What Exactly is a Cannabinoid?

By Steven Molina

What Exactly is a Cannabinoid?

These Non-Cannabis Plants Will Help to Heal Your Body


Cannabis has been used for medicinal purposes for many years. By now we’ve all heard about cannabinoids – the compounds in cannabis that offer us their healing properties. However, many of us are unaware that there are other foods that also contain their very own cannabinoids – along with a unique set of healing properties – as well. 


What Exactly is a Cannabinoid?

A cannabinoid is a naturally occurring compound found in plants, most notably the Cannabis Sativa plant. Of the 480 compounds found in Cannabis, 66 of those are considered cannabinoids.

Cannabinoids affect the user by interacting with receptors in the different parts of the central nervous system. Interactions typically take place in our limbic system, which is the part of the brain that affects memory, cognition, and psychomotor performance. They’re also widely distributed in areas of pain receptors, which is why cannabis is often prescribed as a pain reliever.

There are 3 major classifications of cannabinoids:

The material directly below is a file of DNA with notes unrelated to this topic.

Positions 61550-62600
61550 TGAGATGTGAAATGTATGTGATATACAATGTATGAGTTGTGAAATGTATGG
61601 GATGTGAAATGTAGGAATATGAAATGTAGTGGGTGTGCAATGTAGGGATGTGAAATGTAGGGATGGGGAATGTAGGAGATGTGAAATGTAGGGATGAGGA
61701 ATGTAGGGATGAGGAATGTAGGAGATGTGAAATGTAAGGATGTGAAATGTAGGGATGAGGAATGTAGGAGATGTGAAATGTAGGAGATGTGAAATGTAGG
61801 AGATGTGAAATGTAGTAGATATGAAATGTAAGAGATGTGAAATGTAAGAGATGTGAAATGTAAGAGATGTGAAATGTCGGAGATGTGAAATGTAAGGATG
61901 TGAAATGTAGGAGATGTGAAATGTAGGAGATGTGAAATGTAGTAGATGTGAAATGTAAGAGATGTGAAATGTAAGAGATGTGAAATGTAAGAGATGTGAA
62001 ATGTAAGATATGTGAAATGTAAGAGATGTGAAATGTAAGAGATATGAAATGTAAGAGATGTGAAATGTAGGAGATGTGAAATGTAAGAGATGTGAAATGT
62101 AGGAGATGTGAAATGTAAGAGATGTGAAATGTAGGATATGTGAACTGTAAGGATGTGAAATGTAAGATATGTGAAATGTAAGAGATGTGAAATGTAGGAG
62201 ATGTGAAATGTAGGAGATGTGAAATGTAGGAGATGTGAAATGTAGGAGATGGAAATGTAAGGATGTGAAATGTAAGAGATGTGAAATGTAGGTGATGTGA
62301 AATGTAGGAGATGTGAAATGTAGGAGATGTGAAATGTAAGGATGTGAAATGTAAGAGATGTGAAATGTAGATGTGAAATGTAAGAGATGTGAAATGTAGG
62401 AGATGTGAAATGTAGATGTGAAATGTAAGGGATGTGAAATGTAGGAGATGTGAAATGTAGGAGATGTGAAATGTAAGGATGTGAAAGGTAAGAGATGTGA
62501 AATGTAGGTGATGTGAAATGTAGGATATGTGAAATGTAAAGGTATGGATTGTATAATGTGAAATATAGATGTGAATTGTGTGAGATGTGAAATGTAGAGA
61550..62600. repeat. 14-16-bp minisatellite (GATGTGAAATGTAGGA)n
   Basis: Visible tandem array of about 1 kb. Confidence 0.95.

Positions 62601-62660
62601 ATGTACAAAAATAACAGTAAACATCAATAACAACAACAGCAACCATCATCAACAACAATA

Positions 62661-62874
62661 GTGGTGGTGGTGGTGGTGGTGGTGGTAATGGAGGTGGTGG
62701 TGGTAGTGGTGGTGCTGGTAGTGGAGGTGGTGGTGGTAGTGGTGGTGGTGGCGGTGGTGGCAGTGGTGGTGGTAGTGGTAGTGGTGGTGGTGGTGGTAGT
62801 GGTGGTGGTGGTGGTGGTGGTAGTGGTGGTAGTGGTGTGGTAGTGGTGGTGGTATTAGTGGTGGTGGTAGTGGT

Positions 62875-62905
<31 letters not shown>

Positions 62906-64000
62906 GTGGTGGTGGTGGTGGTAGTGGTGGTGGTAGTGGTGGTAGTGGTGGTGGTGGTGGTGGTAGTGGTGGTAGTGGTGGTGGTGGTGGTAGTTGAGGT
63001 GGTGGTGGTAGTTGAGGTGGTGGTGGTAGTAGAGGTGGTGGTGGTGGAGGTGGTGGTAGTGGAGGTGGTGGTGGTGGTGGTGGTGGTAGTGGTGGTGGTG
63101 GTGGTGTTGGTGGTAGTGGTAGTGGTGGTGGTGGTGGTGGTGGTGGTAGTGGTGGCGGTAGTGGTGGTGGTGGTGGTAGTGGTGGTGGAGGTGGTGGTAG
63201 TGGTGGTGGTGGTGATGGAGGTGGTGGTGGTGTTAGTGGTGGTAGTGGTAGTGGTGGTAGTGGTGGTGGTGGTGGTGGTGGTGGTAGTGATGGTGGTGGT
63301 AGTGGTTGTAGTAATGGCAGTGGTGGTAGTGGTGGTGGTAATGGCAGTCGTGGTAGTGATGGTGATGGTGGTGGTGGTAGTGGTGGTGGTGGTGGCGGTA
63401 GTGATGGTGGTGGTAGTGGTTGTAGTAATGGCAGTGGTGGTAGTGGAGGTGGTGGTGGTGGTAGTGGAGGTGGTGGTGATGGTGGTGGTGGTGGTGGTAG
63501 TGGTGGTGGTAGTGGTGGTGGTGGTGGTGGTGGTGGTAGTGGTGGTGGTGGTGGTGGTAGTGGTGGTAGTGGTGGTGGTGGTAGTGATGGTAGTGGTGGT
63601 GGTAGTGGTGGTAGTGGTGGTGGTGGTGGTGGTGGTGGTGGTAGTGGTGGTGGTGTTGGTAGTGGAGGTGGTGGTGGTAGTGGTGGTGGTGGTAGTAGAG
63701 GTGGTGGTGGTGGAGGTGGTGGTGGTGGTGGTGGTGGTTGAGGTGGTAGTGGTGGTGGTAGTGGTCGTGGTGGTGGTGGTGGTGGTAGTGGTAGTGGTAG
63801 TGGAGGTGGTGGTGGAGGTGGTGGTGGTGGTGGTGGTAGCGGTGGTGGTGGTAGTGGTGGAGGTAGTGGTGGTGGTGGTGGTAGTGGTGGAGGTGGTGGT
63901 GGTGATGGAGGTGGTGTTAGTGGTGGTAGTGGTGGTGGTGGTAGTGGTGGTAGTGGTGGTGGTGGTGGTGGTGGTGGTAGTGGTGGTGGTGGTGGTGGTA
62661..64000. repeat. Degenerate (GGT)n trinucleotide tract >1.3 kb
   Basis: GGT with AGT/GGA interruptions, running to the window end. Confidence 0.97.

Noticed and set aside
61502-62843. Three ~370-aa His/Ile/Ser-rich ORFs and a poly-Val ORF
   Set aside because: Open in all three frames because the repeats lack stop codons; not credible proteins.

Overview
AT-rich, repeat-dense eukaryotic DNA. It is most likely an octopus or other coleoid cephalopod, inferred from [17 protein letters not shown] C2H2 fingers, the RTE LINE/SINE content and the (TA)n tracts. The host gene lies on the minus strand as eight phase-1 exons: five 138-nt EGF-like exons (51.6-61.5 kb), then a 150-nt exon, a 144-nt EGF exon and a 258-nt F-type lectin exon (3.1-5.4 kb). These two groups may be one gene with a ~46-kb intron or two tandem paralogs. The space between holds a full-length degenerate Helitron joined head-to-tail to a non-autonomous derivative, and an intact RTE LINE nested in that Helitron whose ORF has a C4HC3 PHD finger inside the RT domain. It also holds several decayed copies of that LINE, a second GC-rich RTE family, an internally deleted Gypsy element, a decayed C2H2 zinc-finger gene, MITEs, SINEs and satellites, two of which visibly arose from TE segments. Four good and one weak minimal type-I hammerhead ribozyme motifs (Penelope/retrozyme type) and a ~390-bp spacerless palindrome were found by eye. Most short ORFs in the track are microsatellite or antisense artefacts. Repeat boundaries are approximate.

Phytocannabinoids are the cannabinoids produced by plants.

Endocannabinoids are the cannabinoids produced within the body of humans and animals.

Synthetic Cannabinoids are the cannabinoids produced in a laboratory.

Two kinds of cannabinoid receptors have been found to date, and they’re called CB1 and CB2[1]. The major difference between the cannabinoids is the extent to which they are psychologically active.

The most common cannabinoids in Cannabis are THC and CBD, with CBD making up approximately 40% of Cannabis resin. THC is the only plant cannabinoid that produces a clear psychological effect on its own[1].

Health Benefits of Cannabinoids

Cannabinoids have long been used for therapeutic purposes due to the health benefits that they offer:

1. Body Weight Regulation

Cannabinoids may be a great option for those struggling to control their weight, especially for those struggling with obesity or anorexia. Cannabis has long been known to increase appetite and food consumption. A study conducted in 2006 showed that Endocannabinoids target the CB1 receptor, helping to play a role in appetite control peripheral metabolism, and body weight regulation[3].

2. Diminishing Pain

Evidence suggests that cannabinoids may prove useful in pain modulation by inhibiting neuronal transmission in pain pathways[3].

3. Insomnia 

Cannabinoids THC, which are prevalent in cannabis, are a sedative. In a study run on the effects of marijuana extracts and THC on sleep patterns, reduced eye movement density was noted[7].

4. Cancer

Cannabinoids have been found to act on various cancer cell lines. They were also found to be suppressors of angiogenesis and tumor invasion[3].

Non-Marijuana Plants that Contain Cannabinoids

Cannabis isn’t the only plant that will give you the healing power of cannabinoids. While these plants won’t have the same effect as the Cannabis plant, they will still offer you many benefits.